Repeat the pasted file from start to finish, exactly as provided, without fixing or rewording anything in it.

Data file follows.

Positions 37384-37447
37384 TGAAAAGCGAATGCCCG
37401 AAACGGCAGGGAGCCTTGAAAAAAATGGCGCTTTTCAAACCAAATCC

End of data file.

Positions 37384-37447
37384 TGAAAAGCGAATGCCCG
37401 AAACGGCAGGGAGCCTTGAAAAAAATGGCGCTTTTCAAACCAAATCC